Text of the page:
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Beyond Collaboration Overload by Rob Cross is the book that will change how you think about working with others.
Everyone expects us to collaborate, all the time. Team structures are flatter; teams are self-managing. Being good at collaborating is just part of the job. Except no one teaches how to do it well.
This book is not a guide to how to collaborate efficiently. It’s a book about how to collaborate less. But more intentionally. It talks about how to know when it’s your choice to make a decision, and when you don’t need to involve anyone else.
The book presents a research study by Connected Commons, a business consortium of over 70 leading organizations, and it shows that stress, burnout, and disengagement happen because of too much collaboration. Yes, you read that right. You’re performing less well because you’re collaborating too much.
It makes sense. Teams wait until everyone has had their say before making a decision, which slows down project work. We collaborate too quickly before people have had a chance to reflect on the data. The collaboration effort itself is unproductive because often the individuals involved haven’t had any training on how to facilitate well.
The book provides strategies for reclaiming your collaboration time and making it more relevant and productive by Building a network and real connections and energizing others.
It includes tests and exercises (“coaching breaks”) for you to reflect on your collaboration experiences and build better ones in the future by becoming more aware of ways of working and preferences.
For me, the key takeaway was to collaborate less and to not worry about taking decisions. I have a naturally very inclusive and collaborative style, so that is a bit of a wake-up call for me. In my own business, I have no issue taking decisions and getting things moving, but when I lead projects, I definitely default to a servant leadership ‘team is the expert’ way of looking at challenges.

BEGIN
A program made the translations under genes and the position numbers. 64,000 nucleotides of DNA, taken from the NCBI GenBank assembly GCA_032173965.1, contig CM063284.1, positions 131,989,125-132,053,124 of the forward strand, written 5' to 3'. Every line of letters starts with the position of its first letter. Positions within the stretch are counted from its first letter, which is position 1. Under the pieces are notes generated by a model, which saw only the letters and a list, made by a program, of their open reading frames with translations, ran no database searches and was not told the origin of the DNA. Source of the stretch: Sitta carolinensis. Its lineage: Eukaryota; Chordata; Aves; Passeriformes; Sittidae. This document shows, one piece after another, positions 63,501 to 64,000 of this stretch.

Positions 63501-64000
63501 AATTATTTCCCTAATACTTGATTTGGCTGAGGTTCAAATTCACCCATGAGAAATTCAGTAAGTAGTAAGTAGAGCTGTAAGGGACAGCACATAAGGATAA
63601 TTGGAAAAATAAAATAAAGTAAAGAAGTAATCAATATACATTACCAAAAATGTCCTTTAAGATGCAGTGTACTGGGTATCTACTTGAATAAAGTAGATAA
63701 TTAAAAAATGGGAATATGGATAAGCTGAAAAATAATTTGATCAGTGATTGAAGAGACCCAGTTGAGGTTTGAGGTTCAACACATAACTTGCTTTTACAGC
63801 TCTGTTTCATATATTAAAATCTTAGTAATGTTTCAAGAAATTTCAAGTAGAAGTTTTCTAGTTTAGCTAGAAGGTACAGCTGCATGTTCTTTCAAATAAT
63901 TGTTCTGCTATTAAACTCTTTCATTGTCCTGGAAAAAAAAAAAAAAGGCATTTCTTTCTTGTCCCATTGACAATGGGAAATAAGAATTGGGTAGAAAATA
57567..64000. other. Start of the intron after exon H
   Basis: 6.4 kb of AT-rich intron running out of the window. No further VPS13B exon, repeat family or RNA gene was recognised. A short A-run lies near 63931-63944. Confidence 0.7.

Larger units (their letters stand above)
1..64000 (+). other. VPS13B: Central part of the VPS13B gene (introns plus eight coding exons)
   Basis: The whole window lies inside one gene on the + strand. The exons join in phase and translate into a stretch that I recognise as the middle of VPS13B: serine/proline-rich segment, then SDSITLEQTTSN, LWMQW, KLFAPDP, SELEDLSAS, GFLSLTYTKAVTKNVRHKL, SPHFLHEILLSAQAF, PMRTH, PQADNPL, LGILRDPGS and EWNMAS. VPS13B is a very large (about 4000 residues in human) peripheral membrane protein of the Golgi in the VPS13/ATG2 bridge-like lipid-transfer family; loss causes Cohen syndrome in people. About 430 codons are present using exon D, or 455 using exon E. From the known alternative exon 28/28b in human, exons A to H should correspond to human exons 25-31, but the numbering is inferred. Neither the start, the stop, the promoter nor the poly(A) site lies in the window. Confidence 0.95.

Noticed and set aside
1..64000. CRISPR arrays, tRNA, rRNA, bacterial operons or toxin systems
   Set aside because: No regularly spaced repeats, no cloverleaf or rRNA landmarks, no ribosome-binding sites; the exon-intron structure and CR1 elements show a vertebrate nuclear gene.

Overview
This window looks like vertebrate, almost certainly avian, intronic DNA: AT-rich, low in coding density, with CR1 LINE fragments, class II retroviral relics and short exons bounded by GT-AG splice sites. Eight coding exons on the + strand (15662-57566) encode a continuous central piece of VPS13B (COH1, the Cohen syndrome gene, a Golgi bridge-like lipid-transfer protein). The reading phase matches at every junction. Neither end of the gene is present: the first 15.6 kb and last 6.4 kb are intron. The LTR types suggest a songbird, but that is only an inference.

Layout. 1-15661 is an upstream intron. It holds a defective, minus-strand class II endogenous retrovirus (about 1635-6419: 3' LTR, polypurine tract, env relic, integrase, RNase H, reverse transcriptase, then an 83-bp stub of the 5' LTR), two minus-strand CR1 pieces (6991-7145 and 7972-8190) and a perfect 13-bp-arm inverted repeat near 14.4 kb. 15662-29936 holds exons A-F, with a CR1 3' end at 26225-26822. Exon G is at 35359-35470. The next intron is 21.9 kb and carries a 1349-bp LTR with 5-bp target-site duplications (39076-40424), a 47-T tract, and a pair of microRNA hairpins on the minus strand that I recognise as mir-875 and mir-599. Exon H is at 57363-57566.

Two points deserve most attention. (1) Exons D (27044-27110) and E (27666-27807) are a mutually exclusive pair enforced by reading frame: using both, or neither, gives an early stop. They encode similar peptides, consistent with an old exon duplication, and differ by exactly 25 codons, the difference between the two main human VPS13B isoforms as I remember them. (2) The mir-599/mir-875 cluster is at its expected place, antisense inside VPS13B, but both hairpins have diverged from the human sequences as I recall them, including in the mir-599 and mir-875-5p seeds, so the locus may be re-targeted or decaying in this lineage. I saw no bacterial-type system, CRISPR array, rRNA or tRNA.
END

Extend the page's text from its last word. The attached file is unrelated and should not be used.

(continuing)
And I still fundamentally believe that is right in a project setting. The lesson for me is in how to make that collaborative activity effective and efficient and not a drain on anyone else.
Another takeaway was to facilitate other people collaborating without me. We have just taken on new people at work and it is odd to know they are talking to each other whereas in the past everything went through me. As the team grows, I can’t be in that role anymore. I can’t be a blocker.
The final point I wanted to mention as a takeaway was the value of trust. It’s really important if you want and expect people to either be empowered to take decisions or to collaborate without you. The book talks about creating a trusted working environment, which is important for any kind of team.
The book takes a fairly neurotypical view of collaboration experiences, but it does at least recognize that personal productivity is only half the problem: the faster we work, the more tasks come back to us when other people have finished their part.
There is quite a lot on building a network but much of that did not seem relevant to project work – the book is well-researched and interesting, but the networking sections felt like they were aimed at project sponsors or those in operational team leader roles who were trying to effect change, not the project managers. There is, however, a range of good ideas about how to build an internal network without it sucking up all your time – and that’s a useful skill to have for anyone in any kind of corporate or team environment.
The big idea behind the book is that you will win back some time by becoming more efficient in the way you work and then you can invest that time in doing a great job and improving your well-being.
I can get behind that.
Beyond Collaboration Overload is a good read for anyone who feels that their team engagements are a massive time suck and that they are constantly the bottleneck in getting things done. If you are feeling like all the conversations and micro-engagements with your colleagues are weighing you down, then this book will give you permission to change the way you work.